P.S. The best part of my bike shop anecdote is that, as I was biking home from the shop with my new tire…it deflated. Turns out Mr. Condescending had not mounted it properly and I had to get it redone by someone else.

A Lil Holiday Gratitude

I’m a sucker for gratitude. Some of you probably want to vomit every time you see yet another “how to practice gratitude” infographic but developing a gratitude practice over these past ~5 years has undoubtedly had a positive impact on my life, and so I will continue to preach the gratitude gospel. (Ooooooh, I like that: “gratitude gospel.” Nice lil alliteration for ya.)

As someone who is prone to picking myself apart, beating myself up, and focusing on my flaws, a gratitude practice provides an amazing respite from thinking about myself all the time and all the ways I am wrong or bad or stupid or worthless.

Before I get too on-my-soapbox about gratitude and how it’s changed my life for the better, I want to share the gratitude prompts I responded to in my journal this morning. Because it’s the holiday season and things are kind of hard I’ve been spending extra time in the morning on my practice. (Fuck- I hate the word “practice.” It makes it sound like a freakin’ chore or like some fancy-ass routine when really it’s just taking 30 seconds to acknowledge some good shit in your life…I don’t wanna be the “practice” person…like, I don’t even do yoga…)

A Person I’m Glad to Have in My Life
The best part about this prompt is that I could answer it with one of 30+ people because I am forever blessed with the most amazing friends and family. Hella gratitude!!!!!! But for the sake of being more specific today I’m going to answer with Thomas because I had an extra moment of gratitude for him last night. I was listening to a podcast on which two women (probably about my age) were discussing how many guys they had been on dates with who told them they were “too much,” or who had ended the relationship because the woman’s aspirations for herself and her career were “unattractive.” I’ve heard that sentiment expressed many times in many places: that a woman is told she is “too much” and she then carries that insecurity around with her eternally, or that a woman has diminished herself to appease a man. In listening to these girls talk about their personal experiences with men like this I thought to myself, “How lucky am I to have a partner who has never made me feel that way.” Thomas supports me in any dream I have for myself and, if anything, he prefers when I’m *loud* because – his words, not mine – “someone has to keep the conversation going.” Anyway, I’m thankful I found a partner who doesn’t make me feel like I need to diminish myself because I’ve felt that before and it sucks. And my wish for all women (and everyone else, really) is that they surround themselves with people who never make them feel that they need to be different.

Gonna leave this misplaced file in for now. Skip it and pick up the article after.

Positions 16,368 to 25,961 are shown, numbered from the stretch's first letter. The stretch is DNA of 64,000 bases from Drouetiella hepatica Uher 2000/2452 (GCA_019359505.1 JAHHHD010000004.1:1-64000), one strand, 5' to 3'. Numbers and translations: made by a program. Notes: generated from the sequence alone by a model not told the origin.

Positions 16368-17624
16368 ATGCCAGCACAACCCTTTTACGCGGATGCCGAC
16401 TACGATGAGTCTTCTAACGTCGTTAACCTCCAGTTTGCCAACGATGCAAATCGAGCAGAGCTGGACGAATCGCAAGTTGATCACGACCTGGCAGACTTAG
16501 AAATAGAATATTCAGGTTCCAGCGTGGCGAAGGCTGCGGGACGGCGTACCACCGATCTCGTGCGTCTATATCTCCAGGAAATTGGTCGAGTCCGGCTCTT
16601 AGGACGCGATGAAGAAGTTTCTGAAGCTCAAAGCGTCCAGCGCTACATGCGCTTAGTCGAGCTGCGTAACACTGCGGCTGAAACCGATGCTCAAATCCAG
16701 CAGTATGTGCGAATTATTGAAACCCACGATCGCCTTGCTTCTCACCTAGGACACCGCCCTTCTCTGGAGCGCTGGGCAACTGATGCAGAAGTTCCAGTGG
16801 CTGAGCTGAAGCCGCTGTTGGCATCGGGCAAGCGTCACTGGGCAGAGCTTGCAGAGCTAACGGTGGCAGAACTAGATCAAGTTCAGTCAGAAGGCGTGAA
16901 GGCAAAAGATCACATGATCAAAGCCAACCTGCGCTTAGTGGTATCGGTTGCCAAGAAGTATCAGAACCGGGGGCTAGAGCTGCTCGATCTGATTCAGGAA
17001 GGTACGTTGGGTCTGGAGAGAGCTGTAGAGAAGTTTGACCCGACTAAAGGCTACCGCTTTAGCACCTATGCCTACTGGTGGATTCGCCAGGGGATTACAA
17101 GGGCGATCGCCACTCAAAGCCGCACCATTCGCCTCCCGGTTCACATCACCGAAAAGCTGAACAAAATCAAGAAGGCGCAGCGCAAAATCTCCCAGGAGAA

A Future Event I’m Excited For
Visiting Leslie in London. This is a totally nebulous event, by the way – there are no plane tickets booked or dates decided (for obvious reasons) but it makes me happy to think about a time in the hopefully near future in which we are in London together. Activities include: jogging around various London parks, drinking wine, watching dumb TV shows on the couch, admiring flowers, eating my “favourite” white chocolate Milky buttons, drinking coffee, watching sunrises and sunsets.

Some Positive News I Received Recently